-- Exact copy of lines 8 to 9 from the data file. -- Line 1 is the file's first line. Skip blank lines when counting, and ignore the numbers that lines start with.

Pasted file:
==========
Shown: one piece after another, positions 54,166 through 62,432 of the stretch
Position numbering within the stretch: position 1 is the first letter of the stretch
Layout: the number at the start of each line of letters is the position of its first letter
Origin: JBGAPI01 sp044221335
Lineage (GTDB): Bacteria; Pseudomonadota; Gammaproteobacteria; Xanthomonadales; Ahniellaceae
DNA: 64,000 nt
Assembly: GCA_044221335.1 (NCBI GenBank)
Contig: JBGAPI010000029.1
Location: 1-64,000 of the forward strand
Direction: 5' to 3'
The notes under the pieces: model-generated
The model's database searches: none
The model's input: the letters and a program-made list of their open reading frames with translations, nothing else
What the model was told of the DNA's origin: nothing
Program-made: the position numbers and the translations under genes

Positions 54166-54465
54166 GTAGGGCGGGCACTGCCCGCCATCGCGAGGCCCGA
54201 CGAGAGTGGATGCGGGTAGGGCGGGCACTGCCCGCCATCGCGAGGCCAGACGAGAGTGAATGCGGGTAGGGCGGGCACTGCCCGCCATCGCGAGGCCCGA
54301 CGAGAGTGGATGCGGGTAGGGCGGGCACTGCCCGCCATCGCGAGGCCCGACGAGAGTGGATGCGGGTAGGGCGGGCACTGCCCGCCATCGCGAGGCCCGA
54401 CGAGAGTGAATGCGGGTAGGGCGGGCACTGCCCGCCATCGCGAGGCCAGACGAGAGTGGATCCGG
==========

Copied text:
Contig: JBGAPI010000029.1
Location: 1-64,000 of the forward strand